The news that a reasonable sized flock of White-fronted Geese and a smaller number of Barnacle Geese had arrived on Worth Marshes seemed worthy of a look. It seemed that the best view was from the hide a the "Rest Harrow" scrape hide. Looking over the top of a good number of duck, with Wigeon the most numerous a line of geese feeding out in the fields behind could be made out.
As usual with geese in East Kent they were easy to see and watch through a telescope but were not cooperative enough to allow pictures, a theme that continues throughout the day. Amongst these geese was a single Dark-bellied Brent Goose, along with quite a few Greylags. The observatory reported 72 White-fronts and 47 Barnacles today. There was also a single Whooper Swan amongst the distant Mute Swans out on the marsh.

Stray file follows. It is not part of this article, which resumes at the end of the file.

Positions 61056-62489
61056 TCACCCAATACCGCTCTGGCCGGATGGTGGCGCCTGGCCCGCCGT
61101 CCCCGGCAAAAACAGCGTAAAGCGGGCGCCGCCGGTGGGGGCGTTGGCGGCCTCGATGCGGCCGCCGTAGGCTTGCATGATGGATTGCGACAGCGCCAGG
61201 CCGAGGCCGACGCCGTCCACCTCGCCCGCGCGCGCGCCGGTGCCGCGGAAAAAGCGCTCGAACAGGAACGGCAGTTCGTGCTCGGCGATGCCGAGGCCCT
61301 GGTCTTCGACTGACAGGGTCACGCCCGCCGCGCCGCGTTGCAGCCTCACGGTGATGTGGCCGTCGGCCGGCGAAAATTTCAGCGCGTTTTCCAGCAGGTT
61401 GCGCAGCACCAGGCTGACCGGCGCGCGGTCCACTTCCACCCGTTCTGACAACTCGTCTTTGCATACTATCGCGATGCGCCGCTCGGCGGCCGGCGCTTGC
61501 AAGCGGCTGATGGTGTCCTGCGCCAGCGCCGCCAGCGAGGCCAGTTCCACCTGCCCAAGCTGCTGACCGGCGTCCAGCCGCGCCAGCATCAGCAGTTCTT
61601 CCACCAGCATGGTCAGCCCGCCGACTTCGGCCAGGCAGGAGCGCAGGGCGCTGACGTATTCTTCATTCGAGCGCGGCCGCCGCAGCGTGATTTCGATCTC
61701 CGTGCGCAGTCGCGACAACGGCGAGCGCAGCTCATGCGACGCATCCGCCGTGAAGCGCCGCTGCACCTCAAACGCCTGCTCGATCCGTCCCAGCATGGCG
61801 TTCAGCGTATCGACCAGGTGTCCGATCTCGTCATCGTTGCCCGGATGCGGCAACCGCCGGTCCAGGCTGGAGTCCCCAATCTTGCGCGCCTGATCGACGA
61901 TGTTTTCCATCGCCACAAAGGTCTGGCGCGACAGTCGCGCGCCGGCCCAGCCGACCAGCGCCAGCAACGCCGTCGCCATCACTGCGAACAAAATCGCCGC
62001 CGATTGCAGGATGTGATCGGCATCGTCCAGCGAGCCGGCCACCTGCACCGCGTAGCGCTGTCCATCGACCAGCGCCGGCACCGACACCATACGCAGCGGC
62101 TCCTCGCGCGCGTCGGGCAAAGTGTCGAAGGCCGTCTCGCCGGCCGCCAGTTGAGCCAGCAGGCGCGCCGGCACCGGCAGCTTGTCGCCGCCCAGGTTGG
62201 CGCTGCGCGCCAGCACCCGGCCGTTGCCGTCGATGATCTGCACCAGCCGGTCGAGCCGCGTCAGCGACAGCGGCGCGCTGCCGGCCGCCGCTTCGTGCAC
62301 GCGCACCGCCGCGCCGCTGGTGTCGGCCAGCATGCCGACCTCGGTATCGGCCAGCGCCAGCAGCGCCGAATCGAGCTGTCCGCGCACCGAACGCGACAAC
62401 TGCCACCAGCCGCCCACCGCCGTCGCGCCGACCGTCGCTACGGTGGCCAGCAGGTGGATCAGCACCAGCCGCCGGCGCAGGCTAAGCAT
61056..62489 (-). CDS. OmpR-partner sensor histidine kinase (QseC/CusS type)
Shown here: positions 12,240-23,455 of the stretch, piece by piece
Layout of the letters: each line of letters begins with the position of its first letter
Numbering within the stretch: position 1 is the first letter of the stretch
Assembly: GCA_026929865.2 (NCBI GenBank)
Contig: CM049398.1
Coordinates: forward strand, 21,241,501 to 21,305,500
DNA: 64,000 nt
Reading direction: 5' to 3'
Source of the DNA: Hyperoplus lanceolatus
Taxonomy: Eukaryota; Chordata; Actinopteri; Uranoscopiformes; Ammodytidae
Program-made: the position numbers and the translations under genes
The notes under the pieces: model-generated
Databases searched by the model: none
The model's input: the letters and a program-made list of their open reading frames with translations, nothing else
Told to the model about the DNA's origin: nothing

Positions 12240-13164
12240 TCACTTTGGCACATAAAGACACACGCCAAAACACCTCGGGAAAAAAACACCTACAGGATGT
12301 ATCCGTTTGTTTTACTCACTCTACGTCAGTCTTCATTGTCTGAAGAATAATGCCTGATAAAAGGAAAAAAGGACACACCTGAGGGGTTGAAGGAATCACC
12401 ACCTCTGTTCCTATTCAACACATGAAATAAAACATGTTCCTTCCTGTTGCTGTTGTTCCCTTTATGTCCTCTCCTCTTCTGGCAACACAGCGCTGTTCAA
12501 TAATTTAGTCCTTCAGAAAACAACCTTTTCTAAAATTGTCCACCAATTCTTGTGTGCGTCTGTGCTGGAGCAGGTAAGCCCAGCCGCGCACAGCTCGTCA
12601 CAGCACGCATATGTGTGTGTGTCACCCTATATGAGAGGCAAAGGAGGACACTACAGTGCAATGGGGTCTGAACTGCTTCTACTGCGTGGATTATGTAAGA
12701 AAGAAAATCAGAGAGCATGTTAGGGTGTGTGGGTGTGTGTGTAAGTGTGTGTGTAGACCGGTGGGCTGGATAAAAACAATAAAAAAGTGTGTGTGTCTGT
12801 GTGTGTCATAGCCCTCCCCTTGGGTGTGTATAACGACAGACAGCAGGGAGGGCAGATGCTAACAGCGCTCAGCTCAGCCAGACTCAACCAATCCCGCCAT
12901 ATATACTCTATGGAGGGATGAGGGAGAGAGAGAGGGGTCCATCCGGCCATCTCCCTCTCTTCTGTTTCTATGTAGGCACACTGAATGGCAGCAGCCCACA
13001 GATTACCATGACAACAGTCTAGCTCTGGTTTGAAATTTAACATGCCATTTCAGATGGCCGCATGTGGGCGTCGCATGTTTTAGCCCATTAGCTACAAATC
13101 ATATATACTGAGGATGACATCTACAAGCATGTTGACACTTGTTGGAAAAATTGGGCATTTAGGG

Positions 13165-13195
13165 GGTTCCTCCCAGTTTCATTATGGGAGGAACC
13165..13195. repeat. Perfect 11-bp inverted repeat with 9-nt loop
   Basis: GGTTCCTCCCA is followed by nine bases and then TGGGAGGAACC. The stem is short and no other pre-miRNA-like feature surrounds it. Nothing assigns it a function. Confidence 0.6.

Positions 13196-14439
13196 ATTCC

Many of the field have been ploughed and are bare, waiting for the growth of the next crop. With no cover this pair of Grey Partridges were very obvious, even when they sat down. This seemed to be an "Ostrich" like response to me stopping to watch them, but once again they were quite distant before they stopped.
Out in the Bay, and just as distant, were small groups of Great Crested Grebes. Although they are out there every year, it still seems strange that a bird normally encountered on inland waters (and following the theme of a couple of days ago, one of the big winners) spends a lot of time on the sea in winter. There were about 30 in view and a couple of Red-throated Divers were a bit further out.